He has been motivated to do this because of his view of the world and his strategy for Russia's place in it both in offensive terms as well as defensive terms. But why act so boldly now, to literally threaten the peace of Europe and thus the world? Because he can. Because he's taking Obama up on that "flexibility" promised to Medvedev. But most importantly because the Obama administration's posture toward Russia is based on the idealist view and thus assumes mutually desired cooperation, dialogue and accommodation. In short, Obama has been treating Russia as an ally and assumes it shares our interests in supporting and furthering a community of nations built on international law and institutions.

Of course, the assumption is flatly wrong and easily dismissed by a review of Putin's tenure in office. Putin understands all politics -- domestic and international -- as zero-sum. This past weekend he demonstrated that conclusively. The Obama administration has no choice now but to throw out absurd notions of resets, major cuts to troop levels, and every other policy based on the flawed notion that their idealist reasoning produces.

How is it that the president, a smart man, and his advisors, also smart, have been so wrong about Putin, the Iranian mullahs, the Muslim Brotherhood, the Syrian dictator, and others? Because they want to believe that the realist view where power and anarchy reign is wrong and that the idealist view of cooperation and international law is right. No amount of facts on the ground has dissuaded them of this belief until, one hopes, now.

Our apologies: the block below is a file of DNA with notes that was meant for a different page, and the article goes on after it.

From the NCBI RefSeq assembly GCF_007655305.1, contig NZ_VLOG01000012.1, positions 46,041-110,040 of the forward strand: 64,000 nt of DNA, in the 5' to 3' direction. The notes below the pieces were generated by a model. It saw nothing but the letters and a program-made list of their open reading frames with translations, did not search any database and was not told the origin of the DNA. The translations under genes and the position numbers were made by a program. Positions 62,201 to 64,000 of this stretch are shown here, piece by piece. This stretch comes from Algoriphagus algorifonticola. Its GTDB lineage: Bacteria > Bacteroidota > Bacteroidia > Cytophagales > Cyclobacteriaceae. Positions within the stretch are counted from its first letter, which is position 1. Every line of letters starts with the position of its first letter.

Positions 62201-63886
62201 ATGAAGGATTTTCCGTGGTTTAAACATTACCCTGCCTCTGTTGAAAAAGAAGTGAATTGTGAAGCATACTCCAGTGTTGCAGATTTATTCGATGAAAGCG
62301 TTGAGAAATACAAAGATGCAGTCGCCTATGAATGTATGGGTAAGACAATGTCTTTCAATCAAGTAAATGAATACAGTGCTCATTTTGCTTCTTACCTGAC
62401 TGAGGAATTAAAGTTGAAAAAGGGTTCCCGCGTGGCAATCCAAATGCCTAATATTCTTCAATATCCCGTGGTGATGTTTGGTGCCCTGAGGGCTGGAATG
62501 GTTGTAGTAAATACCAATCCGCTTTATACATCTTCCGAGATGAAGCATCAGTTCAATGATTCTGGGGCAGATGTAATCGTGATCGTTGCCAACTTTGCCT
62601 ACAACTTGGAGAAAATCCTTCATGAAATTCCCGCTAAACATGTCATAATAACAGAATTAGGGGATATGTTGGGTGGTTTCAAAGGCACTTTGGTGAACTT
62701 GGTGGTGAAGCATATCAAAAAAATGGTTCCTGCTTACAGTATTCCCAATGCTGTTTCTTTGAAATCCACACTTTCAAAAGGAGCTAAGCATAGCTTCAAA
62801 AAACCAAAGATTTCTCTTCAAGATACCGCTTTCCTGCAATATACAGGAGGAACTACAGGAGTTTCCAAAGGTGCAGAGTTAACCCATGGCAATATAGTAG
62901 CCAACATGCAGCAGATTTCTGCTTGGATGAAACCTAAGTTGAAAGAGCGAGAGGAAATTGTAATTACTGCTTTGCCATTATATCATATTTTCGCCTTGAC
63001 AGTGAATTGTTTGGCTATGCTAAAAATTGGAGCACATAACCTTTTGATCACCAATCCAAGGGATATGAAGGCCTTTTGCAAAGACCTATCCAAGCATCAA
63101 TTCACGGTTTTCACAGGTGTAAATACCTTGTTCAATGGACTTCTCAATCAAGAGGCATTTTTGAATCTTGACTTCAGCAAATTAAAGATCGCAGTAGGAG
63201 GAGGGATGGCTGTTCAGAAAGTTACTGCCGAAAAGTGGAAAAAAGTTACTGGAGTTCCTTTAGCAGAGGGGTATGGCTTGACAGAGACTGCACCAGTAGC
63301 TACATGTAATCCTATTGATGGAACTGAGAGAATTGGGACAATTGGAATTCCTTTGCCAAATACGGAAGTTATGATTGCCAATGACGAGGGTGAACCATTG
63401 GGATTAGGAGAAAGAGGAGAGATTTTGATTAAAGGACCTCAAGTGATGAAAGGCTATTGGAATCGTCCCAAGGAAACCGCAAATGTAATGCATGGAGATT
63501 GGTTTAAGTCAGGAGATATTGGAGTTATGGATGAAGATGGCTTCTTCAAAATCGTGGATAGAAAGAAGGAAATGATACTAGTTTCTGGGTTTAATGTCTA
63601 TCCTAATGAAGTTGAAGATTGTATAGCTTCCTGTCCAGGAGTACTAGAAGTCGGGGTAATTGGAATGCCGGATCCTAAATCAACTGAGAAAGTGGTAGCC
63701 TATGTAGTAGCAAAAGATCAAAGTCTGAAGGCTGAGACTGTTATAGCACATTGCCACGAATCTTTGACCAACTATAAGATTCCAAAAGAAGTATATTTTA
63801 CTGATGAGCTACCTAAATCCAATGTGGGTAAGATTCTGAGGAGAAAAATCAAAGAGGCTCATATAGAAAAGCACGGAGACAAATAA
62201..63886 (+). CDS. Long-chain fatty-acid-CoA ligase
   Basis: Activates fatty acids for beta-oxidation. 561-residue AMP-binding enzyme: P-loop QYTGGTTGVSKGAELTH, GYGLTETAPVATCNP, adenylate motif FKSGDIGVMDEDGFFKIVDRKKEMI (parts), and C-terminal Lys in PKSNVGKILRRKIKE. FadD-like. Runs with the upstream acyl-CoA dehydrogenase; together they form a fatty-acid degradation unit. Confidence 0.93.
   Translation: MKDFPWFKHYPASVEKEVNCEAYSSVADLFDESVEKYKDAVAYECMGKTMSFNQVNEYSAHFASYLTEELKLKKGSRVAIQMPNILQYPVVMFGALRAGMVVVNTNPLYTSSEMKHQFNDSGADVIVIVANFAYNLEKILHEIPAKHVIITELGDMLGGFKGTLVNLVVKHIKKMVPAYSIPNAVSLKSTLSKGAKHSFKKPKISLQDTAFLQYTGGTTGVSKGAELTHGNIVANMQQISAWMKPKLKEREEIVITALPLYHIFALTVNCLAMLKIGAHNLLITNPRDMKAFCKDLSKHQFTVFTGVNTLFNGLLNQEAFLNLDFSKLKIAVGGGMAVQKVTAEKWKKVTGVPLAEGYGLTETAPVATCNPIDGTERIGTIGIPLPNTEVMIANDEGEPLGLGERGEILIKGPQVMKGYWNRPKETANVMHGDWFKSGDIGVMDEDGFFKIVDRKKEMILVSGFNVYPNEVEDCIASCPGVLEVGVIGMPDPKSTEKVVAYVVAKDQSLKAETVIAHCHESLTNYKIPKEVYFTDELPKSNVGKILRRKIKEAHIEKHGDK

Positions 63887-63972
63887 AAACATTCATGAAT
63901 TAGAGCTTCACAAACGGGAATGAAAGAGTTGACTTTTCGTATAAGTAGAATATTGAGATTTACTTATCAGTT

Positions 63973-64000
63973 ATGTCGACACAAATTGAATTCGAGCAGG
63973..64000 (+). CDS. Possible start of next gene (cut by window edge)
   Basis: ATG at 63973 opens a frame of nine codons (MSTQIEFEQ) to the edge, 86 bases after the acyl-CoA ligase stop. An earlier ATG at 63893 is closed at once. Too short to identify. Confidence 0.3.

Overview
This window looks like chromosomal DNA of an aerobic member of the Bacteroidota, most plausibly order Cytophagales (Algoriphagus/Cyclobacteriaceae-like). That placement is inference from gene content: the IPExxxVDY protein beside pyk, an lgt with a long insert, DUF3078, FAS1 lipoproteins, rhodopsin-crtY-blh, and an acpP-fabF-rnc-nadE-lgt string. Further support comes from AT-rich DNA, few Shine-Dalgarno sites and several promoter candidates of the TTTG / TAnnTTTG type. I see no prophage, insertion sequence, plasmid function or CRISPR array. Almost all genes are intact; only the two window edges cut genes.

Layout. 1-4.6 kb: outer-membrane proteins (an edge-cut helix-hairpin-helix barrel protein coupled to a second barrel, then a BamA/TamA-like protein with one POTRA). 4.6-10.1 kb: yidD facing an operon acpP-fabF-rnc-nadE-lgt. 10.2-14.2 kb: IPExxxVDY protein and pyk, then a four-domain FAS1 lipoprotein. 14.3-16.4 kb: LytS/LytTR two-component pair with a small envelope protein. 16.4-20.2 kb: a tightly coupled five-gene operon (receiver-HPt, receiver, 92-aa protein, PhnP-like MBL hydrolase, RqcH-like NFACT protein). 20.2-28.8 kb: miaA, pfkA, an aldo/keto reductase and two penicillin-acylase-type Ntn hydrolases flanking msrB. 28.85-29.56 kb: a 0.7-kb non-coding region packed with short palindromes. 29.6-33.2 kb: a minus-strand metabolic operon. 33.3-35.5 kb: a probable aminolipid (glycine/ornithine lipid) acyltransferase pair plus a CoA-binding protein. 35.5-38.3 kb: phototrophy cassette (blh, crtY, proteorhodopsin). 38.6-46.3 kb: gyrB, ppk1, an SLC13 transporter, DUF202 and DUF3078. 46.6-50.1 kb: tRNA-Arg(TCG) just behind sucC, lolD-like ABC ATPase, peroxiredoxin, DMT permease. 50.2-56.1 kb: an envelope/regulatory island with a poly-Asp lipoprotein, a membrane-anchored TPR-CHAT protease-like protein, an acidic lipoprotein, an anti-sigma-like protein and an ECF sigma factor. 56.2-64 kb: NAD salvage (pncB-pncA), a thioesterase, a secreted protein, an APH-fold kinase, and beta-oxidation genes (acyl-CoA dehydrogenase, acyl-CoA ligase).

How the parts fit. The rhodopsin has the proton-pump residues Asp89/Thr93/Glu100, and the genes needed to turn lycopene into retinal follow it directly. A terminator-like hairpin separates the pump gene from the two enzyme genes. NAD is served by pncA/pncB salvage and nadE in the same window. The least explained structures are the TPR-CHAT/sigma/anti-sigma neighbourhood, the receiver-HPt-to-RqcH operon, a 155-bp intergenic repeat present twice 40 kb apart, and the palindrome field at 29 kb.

Henry Kissinger famously notes that those powers that seek peace above all else are at the mercy of those powers that are willing to deny it to fulfill their interests. Putin is demonstrating that he knows this. He wants territory around Russia or at least control over it and he can get that, but only if the United States and the EU actually act. If they don't, he'll continue to operate in the world of power politics and keep gaining back the Russian empire, while Obama continues to insist on a community of international law and keeps losing.

Obama and his advisors, from grad school until now, have apparently seen the entire world as a single collection of nation-states just waiting to cooperate if the right people came into power in the United States to midwife it through dialogue and nice-making. Surely that belief has evaporated. It is time for the Obama administration to embrace reality and do what Putin did long ago and the rest of Russia's reluctant neighbors are doing: Make two lists, one of your friends and the other of your enemies; support the first and torment the second. It might be distasteful to some, but it is the real world.